A table published in an article in www.sciencedirect.com shows how around 500 litres of water is needed per kg of fabric produced.

Table- wastewater characteristics at different targets of processing cotton textiles and permissible limits to discharge into water bodies
Process Waste water volume *

(m2/ton)

Pollutants ** (kg/ton)
BOD COD TSS TDS
Wet processing 360 32 123 25 243
Bleaching 30 5 13 28
Dying 142 6 24 180
Printing 188 21 86 25 35
Finishing 136 6 25 12 17
Total 496 38 148 37 260
Permissible 50 250 50
Limits (mg/l)***
*Source: USEPA (1996)

**Source: UNEP (1996)

***Source: WB (1999)

In the context of polyester vs. cotton in textiles, the recently announced PLI (Production Linked Incentive) scheme by govt. of India favours polyester. Would have been even better better if it allowed PLI to be extended to MSME sector. However one might guess, the govt. machinery would find it difficult to monitor and validate an increase in business volumes if it was opened to thousands of MSME units in the country producing garments. So let the fashion industry be thankful for what comes its way.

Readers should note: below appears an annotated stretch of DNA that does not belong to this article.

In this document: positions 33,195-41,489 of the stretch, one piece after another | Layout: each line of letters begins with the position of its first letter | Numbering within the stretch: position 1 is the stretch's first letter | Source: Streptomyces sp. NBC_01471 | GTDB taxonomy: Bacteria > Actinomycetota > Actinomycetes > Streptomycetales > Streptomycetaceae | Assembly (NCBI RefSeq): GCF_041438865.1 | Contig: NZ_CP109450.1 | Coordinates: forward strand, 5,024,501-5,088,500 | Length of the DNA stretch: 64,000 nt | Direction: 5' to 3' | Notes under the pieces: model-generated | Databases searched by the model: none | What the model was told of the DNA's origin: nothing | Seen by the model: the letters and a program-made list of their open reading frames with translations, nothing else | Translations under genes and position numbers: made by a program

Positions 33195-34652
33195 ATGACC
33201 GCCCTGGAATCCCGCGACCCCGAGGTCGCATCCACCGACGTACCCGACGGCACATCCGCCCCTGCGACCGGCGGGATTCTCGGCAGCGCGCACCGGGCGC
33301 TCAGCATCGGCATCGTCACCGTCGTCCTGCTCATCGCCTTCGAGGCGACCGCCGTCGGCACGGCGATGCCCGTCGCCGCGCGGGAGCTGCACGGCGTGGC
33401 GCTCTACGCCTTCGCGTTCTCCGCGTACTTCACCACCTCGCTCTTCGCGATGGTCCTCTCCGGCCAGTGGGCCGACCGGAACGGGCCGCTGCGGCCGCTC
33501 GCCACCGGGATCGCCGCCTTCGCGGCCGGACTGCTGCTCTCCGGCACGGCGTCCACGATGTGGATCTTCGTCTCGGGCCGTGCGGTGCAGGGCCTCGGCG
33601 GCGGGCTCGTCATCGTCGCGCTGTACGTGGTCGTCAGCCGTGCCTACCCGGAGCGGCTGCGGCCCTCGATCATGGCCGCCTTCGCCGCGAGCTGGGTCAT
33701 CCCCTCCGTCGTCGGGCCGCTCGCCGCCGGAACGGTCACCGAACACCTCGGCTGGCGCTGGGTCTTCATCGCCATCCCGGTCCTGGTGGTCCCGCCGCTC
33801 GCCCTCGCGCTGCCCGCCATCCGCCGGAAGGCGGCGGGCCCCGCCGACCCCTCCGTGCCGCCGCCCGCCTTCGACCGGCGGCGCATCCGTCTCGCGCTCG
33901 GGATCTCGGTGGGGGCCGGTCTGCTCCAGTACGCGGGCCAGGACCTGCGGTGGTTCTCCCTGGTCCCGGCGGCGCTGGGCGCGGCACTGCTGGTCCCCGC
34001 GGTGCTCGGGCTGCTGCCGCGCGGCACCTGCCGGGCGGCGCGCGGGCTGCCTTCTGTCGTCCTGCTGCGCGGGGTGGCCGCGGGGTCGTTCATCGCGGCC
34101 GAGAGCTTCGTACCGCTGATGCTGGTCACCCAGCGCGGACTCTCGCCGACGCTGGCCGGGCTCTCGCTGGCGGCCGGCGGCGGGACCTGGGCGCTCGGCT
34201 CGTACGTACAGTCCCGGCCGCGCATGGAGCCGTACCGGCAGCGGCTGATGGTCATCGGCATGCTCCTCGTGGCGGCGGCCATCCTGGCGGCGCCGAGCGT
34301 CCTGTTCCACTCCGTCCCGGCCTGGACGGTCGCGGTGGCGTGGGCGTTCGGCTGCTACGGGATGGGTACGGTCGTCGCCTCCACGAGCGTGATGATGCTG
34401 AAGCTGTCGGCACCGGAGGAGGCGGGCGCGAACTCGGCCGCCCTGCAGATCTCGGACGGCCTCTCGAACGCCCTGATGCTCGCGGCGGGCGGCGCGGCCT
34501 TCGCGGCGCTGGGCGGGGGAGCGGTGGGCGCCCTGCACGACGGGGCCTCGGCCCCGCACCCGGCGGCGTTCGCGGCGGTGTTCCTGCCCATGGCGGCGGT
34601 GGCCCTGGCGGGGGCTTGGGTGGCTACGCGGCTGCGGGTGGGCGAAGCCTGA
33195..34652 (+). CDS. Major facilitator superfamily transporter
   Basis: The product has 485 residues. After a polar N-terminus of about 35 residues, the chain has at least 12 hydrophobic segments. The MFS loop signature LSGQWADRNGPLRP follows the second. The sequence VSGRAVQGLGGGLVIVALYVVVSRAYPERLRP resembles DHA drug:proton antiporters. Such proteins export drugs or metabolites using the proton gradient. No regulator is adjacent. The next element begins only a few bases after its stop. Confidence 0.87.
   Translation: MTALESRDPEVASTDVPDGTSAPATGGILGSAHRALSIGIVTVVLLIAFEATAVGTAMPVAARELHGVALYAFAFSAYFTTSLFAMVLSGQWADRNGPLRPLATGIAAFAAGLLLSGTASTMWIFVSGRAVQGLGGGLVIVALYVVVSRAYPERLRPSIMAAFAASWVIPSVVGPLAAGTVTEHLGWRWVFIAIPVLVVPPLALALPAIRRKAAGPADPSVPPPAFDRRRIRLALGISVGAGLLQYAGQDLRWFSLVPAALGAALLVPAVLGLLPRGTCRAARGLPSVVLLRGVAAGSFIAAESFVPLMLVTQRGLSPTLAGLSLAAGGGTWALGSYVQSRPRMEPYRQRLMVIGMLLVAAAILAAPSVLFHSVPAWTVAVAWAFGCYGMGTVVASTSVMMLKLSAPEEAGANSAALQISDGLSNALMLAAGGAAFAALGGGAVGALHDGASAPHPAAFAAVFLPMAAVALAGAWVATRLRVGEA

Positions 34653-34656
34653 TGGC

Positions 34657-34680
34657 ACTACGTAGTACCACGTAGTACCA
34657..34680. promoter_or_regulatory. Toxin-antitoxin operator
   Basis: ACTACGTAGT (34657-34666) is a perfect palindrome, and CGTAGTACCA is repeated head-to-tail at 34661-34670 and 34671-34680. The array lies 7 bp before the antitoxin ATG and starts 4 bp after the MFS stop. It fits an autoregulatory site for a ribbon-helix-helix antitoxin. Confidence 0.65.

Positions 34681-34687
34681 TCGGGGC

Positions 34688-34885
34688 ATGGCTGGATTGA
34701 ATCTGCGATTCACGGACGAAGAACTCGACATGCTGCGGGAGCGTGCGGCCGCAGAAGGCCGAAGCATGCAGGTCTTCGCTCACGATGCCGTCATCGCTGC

To really appreciate what a cotton garment costs, one must start with the fibre itself. Around 20,000 litres of water is required to produce 1 kg of cotton fibre. Then a tremendous amount of energy is spent in converting this fibre to yarn and finally to fabric.

Raw fabric from the loom is not usable. Even white fabric or garment that you buy is wet processed. This requires more water – some 50 litres to free it of the chemicals and residues. A solid colour cotton shirt weighing 150 gms on your shoulder is actually a burden of 3000 kg water.